Also combating food in-access in the West Ward is BFBL’s Healthy Corner Store Initiative. As the name implies, the program’s goal is to get corner stores in Easton and particularity the West Ward to stock fresh and/or healthy foods. This program has seen great success as Czapp noted they were working with 10 corner stores in Easton alone. Initially it proved difficult to get corner stores to stock fresh food, but their hesitance eventually gave way. Czapp noted that this program is especially effective because it can provide fresh food to the community though channels they are already accustomed to. There is no need for new infrastructure because residents can buy fresh food from the stores they normally frequent. This approach has the added benefit of circumventing gentrification that can occur when larger fresh food markets are built in low income areas.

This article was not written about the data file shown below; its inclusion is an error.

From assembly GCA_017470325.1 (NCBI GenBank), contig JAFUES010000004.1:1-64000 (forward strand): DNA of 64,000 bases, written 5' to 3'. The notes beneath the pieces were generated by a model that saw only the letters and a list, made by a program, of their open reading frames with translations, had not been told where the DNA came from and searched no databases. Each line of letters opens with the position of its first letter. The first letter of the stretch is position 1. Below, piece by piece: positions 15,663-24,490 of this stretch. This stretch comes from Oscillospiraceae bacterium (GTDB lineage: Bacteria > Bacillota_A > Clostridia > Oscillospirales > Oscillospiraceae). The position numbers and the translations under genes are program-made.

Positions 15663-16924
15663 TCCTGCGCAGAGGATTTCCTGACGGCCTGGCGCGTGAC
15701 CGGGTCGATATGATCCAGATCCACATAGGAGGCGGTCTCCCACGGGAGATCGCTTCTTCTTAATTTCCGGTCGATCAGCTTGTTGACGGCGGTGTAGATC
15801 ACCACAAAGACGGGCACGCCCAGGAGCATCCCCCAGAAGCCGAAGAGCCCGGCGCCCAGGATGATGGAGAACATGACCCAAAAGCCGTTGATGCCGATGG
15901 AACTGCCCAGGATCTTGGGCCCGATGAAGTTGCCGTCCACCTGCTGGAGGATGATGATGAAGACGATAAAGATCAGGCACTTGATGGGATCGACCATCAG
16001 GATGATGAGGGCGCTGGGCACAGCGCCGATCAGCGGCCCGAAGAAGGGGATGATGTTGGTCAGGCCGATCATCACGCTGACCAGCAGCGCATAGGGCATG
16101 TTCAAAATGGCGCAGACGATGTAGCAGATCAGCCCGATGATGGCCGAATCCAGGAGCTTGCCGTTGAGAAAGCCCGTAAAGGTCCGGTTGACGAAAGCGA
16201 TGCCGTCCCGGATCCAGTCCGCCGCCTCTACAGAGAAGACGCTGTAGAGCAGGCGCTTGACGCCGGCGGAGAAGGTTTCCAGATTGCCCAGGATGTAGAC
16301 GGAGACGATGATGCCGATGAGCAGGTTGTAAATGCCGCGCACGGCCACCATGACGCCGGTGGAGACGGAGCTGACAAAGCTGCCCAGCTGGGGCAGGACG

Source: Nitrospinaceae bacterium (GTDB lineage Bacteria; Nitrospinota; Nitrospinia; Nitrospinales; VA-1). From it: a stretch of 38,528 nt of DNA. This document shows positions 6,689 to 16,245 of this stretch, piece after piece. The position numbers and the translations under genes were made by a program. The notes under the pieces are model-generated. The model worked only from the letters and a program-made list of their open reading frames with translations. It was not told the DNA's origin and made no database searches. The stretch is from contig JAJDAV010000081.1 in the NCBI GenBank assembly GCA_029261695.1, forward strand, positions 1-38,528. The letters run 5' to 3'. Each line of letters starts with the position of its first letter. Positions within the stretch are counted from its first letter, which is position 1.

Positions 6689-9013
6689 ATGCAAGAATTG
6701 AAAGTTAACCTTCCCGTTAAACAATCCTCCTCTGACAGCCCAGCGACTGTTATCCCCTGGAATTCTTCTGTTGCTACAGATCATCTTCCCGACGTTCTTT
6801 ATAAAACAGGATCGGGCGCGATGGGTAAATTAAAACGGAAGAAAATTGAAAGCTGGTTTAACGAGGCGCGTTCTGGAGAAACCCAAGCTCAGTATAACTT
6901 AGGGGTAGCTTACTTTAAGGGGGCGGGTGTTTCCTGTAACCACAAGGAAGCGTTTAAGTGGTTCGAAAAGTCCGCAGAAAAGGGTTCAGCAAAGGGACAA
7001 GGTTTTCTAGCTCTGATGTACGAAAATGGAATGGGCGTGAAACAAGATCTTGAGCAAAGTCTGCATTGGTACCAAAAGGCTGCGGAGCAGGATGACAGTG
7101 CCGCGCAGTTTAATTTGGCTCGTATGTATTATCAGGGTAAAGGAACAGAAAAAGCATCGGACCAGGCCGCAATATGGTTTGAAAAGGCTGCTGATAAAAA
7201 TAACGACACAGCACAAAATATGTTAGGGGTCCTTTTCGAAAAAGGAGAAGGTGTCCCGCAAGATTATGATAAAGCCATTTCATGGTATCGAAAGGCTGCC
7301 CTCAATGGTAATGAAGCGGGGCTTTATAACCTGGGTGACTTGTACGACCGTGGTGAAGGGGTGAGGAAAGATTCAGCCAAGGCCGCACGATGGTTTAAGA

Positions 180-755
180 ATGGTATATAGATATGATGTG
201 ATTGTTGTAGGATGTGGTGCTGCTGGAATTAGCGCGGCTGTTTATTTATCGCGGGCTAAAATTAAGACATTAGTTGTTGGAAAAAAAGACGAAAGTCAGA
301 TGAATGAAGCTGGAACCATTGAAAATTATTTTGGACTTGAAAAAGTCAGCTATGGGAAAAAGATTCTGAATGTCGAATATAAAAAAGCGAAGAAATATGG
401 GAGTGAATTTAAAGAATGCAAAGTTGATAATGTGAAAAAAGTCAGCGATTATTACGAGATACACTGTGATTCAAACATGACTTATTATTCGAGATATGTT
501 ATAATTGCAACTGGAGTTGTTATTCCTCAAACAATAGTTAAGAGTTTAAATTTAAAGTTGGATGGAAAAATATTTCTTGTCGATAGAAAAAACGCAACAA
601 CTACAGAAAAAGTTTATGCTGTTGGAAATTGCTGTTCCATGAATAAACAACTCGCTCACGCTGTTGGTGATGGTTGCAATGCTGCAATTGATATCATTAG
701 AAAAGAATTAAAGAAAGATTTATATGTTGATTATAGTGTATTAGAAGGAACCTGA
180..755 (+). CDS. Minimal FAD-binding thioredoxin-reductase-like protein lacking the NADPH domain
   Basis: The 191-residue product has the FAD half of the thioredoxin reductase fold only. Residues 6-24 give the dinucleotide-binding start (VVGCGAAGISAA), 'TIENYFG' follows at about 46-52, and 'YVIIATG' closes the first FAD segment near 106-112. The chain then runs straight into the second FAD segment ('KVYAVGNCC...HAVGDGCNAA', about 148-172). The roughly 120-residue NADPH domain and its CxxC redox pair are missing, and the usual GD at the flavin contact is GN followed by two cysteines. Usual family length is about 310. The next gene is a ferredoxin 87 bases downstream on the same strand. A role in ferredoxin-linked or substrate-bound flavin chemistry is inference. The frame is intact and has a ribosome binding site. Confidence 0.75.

In addition to working with BFBL, Czapp is the newly elected chair of the Easton Food Policy Council. The council aims to resolve some of the issues impeding the progress of fresh food access in the West Ward. Specifically, they want to foster better cooperation between local organizations fighting to improve food access. Czapp noted that it is equally important to begin collecting and consolidating information regarding the various food access initiative. At the moment, information and data on the success of the various programs is sparse, and as a result it is hard to advocate for their funding. By collecting and consolidating information about food access, Czapp hopes to improve the case for funding these initiatives. The idea is that proof of success will incentivizing the state government to commit future funding for programs like the Healthy Corner Store initiative.